The decision to allow children to keep the companion books is the choice of each program coordinator. If companion books are given out to each child, you will need to replace books in each packet after each tutoring session. It is a good idea initially to print extra copies of the books and file them, along with the packet, in your storage device. This way you can replace the book when the packet is returned. And the packet will be ready to use for the next tutoring session.
If you are a private tutor, a parent, or a classroom teacher using the tutoring resources with parents or other classroom volunteers, you can make up the packets as needed. If you plan to reuse the resources with other children, you will want to devise a system for storing and retrieving.
More information on Assembling & Storing Packs.
Every school has children who are challenged readers. These are the children who can benefit most from the additional instruction, support, and encouragement given by tutors. Finding those students who have the greatest needs and assessing their weaknesses can be accomplished by analyzing student performance on various inventories and by consulting with teachers. When students report for their tutoring sessions, they should receive instruction that addresses their weaknesses.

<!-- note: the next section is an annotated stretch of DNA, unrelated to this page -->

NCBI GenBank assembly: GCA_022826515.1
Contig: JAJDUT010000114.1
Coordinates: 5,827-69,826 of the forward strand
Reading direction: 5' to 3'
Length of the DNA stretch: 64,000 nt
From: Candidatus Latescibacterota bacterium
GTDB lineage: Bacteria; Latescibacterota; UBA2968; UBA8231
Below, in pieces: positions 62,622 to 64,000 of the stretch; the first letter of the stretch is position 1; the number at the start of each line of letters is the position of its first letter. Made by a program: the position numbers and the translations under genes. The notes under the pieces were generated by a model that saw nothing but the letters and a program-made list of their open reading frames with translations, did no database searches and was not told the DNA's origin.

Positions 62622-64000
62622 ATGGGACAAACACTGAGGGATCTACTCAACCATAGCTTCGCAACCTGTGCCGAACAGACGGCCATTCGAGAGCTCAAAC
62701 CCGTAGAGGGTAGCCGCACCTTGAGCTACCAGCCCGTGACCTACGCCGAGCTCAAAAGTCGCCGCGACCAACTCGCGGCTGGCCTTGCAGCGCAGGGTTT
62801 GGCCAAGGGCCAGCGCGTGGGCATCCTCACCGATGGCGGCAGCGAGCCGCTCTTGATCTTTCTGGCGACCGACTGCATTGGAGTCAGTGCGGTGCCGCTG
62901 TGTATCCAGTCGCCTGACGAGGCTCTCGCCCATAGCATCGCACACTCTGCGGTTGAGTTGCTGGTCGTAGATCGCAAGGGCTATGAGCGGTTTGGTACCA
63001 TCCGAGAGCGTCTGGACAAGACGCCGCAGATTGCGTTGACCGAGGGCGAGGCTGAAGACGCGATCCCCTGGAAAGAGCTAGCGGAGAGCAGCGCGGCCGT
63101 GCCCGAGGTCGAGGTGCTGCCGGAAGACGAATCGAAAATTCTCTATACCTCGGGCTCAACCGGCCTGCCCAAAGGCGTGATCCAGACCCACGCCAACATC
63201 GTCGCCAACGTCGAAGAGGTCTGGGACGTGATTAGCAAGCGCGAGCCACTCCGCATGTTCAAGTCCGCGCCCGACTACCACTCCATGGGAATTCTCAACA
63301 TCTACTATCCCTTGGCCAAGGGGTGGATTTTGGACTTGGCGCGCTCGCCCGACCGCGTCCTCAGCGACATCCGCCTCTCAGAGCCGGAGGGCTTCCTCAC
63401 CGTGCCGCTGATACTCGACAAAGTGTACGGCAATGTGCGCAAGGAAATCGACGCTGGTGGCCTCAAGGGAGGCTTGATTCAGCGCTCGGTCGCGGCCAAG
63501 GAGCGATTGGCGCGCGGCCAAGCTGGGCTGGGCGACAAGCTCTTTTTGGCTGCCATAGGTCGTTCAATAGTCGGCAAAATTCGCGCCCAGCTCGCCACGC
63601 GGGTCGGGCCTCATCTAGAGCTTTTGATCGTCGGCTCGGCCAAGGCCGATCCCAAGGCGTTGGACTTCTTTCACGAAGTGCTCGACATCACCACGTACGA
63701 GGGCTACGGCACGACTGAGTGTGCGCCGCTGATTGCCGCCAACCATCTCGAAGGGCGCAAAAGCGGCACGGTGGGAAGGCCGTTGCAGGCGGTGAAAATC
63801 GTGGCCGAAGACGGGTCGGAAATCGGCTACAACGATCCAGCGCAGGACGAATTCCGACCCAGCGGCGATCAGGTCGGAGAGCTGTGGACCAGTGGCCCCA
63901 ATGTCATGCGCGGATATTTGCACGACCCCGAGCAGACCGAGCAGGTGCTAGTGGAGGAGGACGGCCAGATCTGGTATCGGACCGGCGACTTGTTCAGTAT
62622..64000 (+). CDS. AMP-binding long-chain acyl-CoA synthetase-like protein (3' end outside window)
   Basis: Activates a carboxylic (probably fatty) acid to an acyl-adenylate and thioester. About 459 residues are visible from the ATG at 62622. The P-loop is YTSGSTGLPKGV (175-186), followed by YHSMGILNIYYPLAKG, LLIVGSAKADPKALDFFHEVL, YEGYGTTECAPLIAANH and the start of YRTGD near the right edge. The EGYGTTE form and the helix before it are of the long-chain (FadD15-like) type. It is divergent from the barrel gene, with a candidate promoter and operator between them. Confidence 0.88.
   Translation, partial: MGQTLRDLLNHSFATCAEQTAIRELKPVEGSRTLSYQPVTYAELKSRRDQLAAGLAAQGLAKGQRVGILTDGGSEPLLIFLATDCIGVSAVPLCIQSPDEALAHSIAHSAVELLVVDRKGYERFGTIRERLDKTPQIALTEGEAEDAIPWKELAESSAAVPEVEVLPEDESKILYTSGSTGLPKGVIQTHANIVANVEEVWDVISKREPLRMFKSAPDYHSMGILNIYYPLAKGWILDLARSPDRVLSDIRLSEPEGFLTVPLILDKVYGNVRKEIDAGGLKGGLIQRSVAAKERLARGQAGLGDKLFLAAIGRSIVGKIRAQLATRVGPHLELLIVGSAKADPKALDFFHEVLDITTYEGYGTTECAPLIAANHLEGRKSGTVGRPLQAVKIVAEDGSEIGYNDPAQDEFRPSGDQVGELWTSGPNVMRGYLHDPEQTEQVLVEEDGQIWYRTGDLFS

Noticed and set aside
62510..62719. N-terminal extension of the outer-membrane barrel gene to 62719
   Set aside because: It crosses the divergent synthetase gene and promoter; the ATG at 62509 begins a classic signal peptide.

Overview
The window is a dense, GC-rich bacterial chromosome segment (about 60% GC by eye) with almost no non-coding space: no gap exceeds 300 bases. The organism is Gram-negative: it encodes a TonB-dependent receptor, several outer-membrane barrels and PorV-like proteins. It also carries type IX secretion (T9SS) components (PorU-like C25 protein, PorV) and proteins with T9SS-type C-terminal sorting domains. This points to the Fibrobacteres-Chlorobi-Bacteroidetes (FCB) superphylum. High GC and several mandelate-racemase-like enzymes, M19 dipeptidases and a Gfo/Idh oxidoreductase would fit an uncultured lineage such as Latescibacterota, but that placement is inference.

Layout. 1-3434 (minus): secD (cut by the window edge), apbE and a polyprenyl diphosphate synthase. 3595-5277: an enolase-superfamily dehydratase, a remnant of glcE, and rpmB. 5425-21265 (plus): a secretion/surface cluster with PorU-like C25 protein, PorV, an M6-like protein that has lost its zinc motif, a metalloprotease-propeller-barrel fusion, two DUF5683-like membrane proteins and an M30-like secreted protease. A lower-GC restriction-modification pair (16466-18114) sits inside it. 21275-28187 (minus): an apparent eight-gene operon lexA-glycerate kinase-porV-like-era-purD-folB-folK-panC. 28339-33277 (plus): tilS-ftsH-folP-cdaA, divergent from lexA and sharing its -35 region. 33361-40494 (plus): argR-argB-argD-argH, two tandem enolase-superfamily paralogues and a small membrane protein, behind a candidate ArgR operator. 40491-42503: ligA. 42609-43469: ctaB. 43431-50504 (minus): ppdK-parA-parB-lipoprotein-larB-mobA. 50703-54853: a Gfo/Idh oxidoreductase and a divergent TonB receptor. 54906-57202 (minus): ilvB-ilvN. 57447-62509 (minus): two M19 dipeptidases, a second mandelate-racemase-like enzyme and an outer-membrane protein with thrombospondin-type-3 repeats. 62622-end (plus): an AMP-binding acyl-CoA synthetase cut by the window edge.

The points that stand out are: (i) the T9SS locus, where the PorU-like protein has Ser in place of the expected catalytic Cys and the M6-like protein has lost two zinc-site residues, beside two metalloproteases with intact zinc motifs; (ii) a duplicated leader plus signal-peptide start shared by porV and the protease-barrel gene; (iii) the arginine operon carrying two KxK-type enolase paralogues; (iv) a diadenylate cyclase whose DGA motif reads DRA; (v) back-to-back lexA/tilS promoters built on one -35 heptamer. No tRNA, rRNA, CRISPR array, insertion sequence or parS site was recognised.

Reading A-Z provides a collection of quick-check assessments to diagnose a child's needs and determine the appropriate packets for each tutoring session. For example, a child who does not recognize most uppercase and lowercase letters in the alphabet assessment should be tutored using the alphabet packets. A child unable to decode simple CVC nonsense words should be tutored using consonant and short-vowel tutor packets.
While the assessments are easy to administer, they are not intended for tutor use. Classroom teachers or trained professionals are best suited to administer and interpret these assessments.
Since the 2003-2004 school year, Reading A-Z resources have been the instructional component for Project MORE, a reading-mentoring program used in nearly 300 schools throughout Ohio. For the past decade, data related to Project MORE's effectiveness has been collected, analyzed, and reported by Bowling Green State University. The following conclusions have been reported on Project MORE and the associated Reading A-Z resources.
With almost over a decade of data collection, results indicate that Project MORE has been found to be:
Project MORE is one of the few reading programs in the country that has evaluated whether their program works exclusively for students with disabilities and Title 1 students. For almost a decade, the evaluation results indicate the Project MORE students make significantly more reading gains than similar students that do not receive this intensive one-on-one reading-mentoring intervention. These results have been found across grade levels (2-4), disability status, and Title 1 status.
Through cost analysis, it has been found that Project MORE costs less than $1.00 per volunteer mentoring hour.
Beginning with just 15 schools in 1999, Project MORE is now in over 290 schools across Ohio.
Due to the low cost of the project and the consistent results for students with disabilities and students at-risk for reading failure, schools are able to sustain their projects with funding.
For more information on Project MORE, go to: www.ohioprojectmore.org.
Visit our research page to learn more about how Reading A'Z resources support current educational trends and practices.